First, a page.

This is not dissimilar to Protovis from the Stanford visualization group. Although, I'm told the JIT is fully functioning in Internet Explorer. Protovis only partly works in IE right now.
There are, however, still some limitations with dreaded Internet Explorer (mainly with interaction), but they're getting there, I think.
Norman Nie, co-creator of SPSS (acquired by IBM for $1.2 billion last summer), and his group Revolution Analytics aim to bring analysis to a wider audience with a product built on top of R, the popular statistical computing language. They call it Revolution R.
R is a powerful tool but difficult for novices to use. Nie's Revolution Analytics aims to make it more accessible with a better-organized library, capabilities for bigger jobs and a user interface that lets users drag and drop statistical analyses into place, outputting easily read charts.
The rest of the article is about Nie, the growing importance of data, etc.
I'm curious. Has anyone tried Revolution R? They say that it has "faster performance and greater stability" than base R. Is it that much better?
It's not easy keeping up with what's going on around the Web. Trending topic here. Another topic there. Zoe Fraade-Blanar, a graduate student at NYU ITP, hopes to lessen the pain with Current: A News Project.
Through a combination of data from Google Hot Trends and cross-references via Google News, the last 24 hours of memes are charted over time. The focus is on providing a tool that allows journalists to report news that matters, without sacrificing the reader traffic that comes in for videos of cute puppy dogs.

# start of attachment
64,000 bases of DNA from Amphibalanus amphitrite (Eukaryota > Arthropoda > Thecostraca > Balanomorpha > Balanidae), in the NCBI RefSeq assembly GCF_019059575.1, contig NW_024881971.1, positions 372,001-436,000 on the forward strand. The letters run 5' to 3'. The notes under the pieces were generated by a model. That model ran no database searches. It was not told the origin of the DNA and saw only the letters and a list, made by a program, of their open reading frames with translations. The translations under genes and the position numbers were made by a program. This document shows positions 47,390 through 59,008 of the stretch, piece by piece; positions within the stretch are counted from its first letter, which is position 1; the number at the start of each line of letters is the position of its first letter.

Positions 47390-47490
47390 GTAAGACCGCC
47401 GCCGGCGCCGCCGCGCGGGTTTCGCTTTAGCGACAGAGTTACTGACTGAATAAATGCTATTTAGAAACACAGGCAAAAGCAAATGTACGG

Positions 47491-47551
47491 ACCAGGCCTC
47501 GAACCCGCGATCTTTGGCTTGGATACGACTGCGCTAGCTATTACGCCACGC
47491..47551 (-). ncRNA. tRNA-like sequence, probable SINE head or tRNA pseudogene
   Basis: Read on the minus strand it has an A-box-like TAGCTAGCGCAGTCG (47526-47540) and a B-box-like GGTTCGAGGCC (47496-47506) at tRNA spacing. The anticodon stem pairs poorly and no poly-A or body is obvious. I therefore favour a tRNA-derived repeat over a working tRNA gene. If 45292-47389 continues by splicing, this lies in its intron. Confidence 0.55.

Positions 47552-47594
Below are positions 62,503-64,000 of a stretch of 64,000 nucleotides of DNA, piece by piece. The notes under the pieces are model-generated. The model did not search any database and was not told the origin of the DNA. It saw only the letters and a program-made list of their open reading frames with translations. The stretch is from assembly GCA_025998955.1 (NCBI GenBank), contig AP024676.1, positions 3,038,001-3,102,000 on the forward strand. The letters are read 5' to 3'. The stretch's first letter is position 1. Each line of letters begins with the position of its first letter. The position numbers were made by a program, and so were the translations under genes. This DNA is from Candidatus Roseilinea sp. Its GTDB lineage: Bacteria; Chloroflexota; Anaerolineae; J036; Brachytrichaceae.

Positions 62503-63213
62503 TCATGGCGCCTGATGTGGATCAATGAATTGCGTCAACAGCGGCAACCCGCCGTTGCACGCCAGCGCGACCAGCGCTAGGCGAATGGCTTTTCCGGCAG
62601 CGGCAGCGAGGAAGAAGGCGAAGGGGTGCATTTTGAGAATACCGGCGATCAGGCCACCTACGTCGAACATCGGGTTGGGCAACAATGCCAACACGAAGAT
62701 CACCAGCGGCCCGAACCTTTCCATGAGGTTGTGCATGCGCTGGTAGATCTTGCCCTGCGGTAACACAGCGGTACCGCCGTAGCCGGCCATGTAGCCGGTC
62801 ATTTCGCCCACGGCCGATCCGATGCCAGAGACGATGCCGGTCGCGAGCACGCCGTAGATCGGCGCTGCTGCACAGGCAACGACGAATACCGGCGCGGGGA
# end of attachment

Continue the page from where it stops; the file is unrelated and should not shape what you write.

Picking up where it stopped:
News relies on soft stories like horoscopes, celebrity gossip and restaurant reviews to subsidize the important but less sensational stories that keep democracy running. At base, any solution to News’ present problems must address the balance between the hard news we need and the soft news that drives advertising dollars. By visually anthropomorphizing the capricious nature of public attention Current can spotlight these missed opportunities in news coverage.
It's still rough around the edges, and I'm not really digging the whole amoeba aesthetic, but I could see how this might be useful. Next steps: provide a way to focus on specific topics, incorporate Twitter trends, and smooth out the interaction.
Moritz Stefaner, whose work we've seen a few times here on FD, just released his code for Elastic Lists (in Actionscript).
For those unfamiliar, Elastic Lists builds on the idea of faceted browsing, which lets you sift through data with multiple filters. Think of when you search for an item on Amazon. In the initial results, filters for price, brand, and category rest in the sidebar. Similarly, Elastic Lists lets you browse data on multiple categories, but with more visual cues and animated transitions. Continue Reading
Everyone's been bashing Flash lately and holding HTML5 up on a pedestal. This circular graph thing, for example, shows what a combination of HTML5 and CSS3 can do and what features are available in major browsers. That's great and all, but as you can see there are still a lot of holes.